11:10 PM PDT on Thursday, September 23, 2010

By KIMBERLY PIERCEALL
The Press-Enterprise

San Bernardino International Airport doesn’t have an airline yet but officials estimate 2 million passengers could depart from its terminal by 2030, according to a forecast.

The airport’s leaders also want to expand the finished, but so far traveler-free, terminal in the next 20 years, potentially tripling the number of gates for parked airlines.

It has cost $94.4 million to make the terminal ready for commercial airlines. The airport has offered incentives to the first two airlines that agree to land there, but so far none have signed on.

An updated airport layout plan, much like a master plan, was approved by the San Bernardino International Airport authority Wednesday.

This one focuses on developing the airport as a hub for commercial airlines rather than air cargo. The document lays out specific development plans at the airport for the next 30 years, including costs, and takes a stab at predicting passenger activity in the years to come. The plan will go to the FAA for review.

In order for capital improvement projects to be funded with FAA grants, they need to be listed in the layout plan.

“It’s a demand-based plan,” said Bill Ingraham, aviation director at the San Bernardino airport. If more traffic arrives at the airport than expected, the forecasted passenger counts could be higher and expansion sped up. Conversely, if traffic is slow to develop, the forecast could drop and projects could be put on hold.

Already, the forecast estimates that 500,000 passengers would use the airport this year. That’s not going to happen.

Ingraham said it took a good deal of time to get the forecasts approved by the FAA – the agency did so, partly, in April 2009 – because the airport didn’t have any prior traffic to base an estimate on, or an airline committed to offering flights.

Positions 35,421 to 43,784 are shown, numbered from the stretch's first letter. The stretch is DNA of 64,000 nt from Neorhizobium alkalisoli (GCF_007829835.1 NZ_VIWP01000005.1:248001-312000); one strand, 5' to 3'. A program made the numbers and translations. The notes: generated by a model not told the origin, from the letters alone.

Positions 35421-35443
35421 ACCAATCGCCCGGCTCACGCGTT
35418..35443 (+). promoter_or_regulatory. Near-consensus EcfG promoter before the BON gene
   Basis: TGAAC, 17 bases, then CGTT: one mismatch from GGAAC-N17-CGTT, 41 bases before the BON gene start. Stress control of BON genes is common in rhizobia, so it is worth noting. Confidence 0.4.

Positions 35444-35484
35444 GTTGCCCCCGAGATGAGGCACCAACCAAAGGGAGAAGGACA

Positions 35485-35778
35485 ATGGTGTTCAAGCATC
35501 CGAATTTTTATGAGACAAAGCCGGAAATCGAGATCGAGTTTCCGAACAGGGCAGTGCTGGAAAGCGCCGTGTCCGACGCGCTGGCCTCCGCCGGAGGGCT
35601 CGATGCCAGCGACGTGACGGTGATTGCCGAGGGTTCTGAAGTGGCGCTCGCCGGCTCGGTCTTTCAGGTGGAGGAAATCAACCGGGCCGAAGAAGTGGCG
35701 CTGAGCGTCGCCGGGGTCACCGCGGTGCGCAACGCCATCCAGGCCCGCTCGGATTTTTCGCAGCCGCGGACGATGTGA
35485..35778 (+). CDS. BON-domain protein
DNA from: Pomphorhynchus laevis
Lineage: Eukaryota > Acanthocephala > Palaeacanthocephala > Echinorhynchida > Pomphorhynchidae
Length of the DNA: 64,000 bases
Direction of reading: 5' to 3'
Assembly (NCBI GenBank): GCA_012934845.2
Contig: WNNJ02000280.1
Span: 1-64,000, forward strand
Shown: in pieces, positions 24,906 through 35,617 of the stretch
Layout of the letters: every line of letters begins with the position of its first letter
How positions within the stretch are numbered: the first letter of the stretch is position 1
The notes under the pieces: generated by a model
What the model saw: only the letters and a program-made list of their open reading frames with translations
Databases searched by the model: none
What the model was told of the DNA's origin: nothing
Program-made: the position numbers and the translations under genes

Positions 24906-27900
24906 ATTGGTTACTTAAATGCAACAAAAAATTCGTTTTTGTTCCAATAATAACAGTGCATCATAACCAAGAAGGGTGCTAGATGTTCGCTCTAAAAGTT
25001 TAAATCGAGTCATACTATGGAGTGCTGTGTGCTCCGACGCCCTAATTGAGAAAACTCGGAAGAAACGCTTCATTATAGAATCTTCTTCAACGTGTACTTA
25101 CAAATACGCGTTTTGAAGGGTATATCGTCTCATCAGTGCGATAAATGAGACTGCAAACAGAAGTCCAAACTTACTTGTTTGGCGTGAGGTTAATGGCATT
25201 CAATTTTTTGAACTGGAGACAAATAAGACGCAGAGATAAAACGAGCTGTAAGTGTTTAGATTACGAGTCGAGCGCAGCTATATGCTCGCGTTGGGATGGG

In a letter to Ingraham, the agency wrote that the forecasts were acceptable, “however, full approval is withheld, because the forecasts are significantly different,” from the FAA’s own forecast which projects no passengers at the San Bernardino airport.

The airport doesn’t have an airline and hasn’t had any passengers besides those using the recently finished Million Air general aviation terminal.

“Absent a signed agreement or a letter of commitment from a carrier, we cannot be sure when or if scheduled service might start,” wrote FAA capacity planner Richard P. Dykas.

In comparison, the FAA has forecast that Ontario International Airport will have just 2 million boarding passengers this year (the forecasts don’t count passengers who land at the airport), and expects that number to grow to 2.5 million by 2030.

Burbank is expected to have 2.9 million enplaned passengers 20 years from now. John Wayne Airport in Orange County is expected to grow to 6.4 million passengers by 2030, according to the FAA forecast.

San Bernardino International Airport’s terminal has four gates now. Airport officials eventually want to add up to seven more gates, along with the extra space needed for ticketing and baggage claim.

The plan estimates adding three gates in the next five years and adding three more within 10 years at a cost of $11.7 million for each gate. The airport expects FAA grant funds to pay for half.

Ontario International Airport has 35 gates at twin domestic terminals and an international terminal.

The plan cautions, overall, that any improvements would be made only when demand at the airport justified it.

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